You can declare the functions taking arguments by value even if the argument type is incomplete. You just can't define the function until after the class definition. –  Mike Seymour Sep 7 '11 at 15:56
    
@Mike: I'm astonished, I really thought that wasn't allowed! –  Kerrek SB Sep 7 '11 at 15:59
    
@Kerrek SB: You don't even need to add the cyclic includes as long as the functions are not defined or called in the header files, and that the translation units that call or define those member functions do include both headers. –  David Rodríguez - dribeas Sep 7 '11 at 16:13
    
@David: You're right, there's no a priori reason why A.h and B.h should include one another. –  Kerrek SB Sep 7 '11 at 16:14
    
@David: I noticed that this actually causes a strange non-local requirement for the consumer; I added a note. –  Kerrek SB Sep 7 '11 at 16:21

There is no actual problem in those headers, as long as they only declare the member functions and don't provide definitions. That is, if the definitions for the member functions are in a .cpp file that includes both headers and that there are no calls to either function in the headers, it should work perfectly.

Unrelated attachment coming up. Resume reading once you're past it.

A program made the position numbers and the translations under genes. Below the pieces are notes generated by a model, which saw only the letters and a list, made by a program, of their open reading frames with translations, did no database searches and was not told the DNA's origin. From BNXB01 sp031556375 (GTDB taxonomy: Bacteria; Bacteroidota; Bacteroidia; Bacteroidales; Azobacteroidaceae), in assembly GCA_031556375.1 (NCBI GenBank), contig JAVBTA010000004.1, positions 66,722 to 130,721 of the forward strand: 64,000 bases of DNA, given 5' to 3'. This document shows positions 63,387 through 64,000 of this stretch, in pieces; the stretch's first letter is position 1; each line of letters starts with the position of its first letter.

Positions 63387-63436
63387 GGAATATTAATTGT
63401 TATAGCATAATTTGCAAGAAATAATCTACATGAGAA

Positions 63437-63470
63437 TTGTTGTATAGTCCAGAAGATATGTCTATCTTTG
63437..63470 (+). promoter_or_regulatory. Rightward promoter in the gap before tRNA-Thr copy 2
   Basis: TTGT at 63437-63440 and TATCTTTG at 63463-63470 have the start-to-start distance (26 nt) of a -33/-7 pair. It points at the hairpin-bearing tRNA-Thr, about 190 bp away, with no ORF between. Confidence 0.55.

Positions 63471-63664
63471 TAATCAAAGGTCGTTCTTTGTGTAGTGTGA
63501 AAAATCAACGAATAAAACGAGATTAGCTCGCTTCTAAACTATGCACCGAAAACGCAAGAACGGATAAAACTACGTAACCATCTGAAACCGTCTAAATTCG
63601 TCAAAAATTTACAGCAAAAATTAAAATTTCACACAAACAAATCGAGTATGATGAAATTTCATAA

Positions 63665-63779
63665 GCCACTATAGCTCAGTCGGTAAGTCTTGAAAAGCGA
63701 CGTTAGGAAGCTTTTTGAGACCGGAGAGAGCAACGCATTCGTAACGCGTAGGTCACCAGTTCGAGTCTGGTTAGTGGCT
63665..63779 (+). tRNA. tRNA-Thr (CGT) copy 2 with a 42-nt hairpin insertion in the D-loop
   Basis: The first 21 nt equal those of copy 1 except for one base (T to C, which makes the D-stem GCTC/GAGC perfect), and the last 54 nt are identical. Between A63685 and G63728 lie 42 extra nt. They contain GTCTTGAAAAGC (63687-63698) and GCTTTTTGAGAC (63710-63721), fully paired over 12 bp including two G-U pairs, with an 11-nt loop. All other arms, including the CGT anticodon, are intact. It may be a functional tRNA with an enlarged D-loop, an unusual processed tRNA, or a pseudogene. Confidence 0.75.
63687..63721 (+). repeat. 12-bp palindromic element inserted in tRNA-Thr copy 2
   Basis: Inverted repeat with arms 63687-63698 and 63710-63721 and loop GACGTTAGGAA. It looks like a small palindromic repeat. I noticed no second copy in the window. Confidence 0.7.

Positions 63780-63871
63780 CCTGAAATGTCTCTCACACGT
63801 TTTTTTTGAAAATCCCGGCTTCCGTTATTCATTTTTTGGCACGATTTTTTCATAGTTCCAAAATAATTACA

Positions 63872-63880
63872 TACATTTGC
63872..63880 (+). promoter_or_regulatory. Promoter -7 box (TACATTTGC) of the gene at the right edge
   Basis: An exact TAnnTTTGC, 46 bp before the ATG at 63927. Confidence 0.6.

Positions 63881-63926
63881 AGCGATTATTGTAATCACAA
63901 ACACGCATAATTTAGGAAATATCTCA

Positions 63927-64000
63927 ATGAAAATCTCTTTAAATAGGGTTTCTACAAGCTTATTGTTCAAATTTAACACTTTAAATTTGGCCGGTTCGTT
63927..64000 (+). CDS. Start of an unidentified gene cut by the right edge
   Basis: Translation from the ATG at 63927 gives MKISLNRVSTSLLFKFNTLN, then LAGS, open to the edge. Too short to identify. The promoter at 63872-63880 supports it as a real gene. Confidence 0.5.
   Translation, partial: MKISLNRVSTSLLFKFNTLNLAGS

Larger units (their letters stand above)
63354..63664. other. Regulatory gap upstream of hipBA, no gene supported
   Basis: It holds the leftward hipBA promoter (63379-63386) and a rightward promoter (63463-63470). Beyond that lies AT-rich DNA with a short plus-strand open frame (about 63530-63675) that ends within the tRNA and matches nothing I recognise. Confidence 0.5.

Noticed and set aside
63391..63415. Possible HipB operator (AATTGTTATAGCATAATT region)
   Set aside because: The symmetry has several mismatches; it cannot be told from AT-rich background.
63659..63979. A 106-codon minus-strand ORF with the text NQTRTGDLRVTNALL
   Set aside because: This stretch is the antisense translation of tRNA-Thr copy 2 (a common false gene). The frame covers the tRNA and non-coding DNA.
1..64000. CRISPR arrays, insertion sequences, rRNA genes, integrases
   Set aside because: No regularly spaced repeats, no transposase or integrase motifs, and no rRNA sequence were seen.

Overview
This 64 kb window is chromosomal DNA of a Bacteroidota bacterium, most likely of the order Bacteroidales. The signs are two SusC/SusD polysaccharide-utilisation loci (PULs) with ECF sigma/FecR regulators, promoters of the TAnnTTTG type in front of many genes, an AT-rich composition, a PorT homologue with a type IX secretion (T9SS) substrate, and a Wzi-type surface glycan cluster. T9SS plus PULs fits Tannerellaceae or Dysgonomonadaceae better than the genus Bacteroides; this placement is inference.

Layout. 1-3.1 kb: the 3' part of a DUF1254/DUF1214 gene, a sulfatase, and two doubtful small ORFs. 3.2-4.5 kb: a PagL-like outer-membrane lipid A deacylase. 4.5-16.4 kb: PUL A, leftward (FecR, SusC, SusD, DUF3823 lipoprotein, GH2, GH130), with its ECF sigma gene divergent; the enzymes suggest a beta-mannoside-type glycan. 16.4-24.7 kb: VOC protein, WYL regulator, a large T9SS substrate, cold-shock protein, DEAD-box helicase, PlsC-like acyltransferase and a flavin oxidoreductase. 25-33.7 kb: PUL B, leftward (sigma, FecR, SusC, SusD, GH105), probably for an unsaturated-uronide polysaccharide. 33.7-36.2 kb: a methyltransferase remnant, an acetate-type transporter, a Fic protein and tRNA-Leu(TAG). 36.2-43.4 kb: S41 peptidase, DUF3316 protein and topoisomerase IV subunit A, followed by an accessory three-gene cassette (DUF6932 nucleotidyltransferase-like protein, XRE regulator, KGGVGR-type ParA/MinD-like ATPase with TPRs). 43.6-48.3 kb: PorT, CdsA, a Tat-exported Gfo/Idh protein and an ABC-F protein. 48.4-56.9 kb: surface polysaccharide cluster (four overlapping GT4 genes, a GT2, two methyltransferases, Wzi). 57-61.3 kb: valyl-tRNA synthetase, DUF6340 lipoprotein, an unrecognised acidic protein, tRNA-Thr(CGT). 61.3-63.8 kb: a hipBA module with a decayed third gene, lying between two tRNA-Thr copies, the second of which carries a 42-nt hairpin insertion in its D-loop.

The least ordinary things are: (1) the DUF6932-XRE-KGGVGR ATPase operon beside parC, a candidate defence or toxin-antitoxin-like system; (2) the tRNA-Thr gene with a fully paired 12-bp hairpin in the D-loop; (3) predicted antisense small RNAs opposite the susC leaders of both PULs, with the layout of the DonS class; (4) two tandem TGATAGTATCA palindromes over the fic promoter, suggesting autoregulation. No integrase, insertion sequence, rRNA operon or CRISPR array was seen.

There is a common misconception that you cannot use anything that looks like value with a forward declared type, the fact is that you cannot create objects of that type or create member variables of that type, but you can declare functions that take or return those types by value.

You cannot, on the other hand, define or call those functions, since that would require the creation of an object of the incomplete type.

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Forward declarations are only good for declaring pointers and references to the type ... they can't be used for actual copy operations as well as declarations of class instances as non-static class data members. If you attempt to-do so, the compiler will give you an error for an incomplete type, since there is not enough information present to give the compiler information on what the actual type is composed of (i.e., how large it is, etc.), so that it could construct the main class or determine how much stack space to allocate to one of the class' method arguments.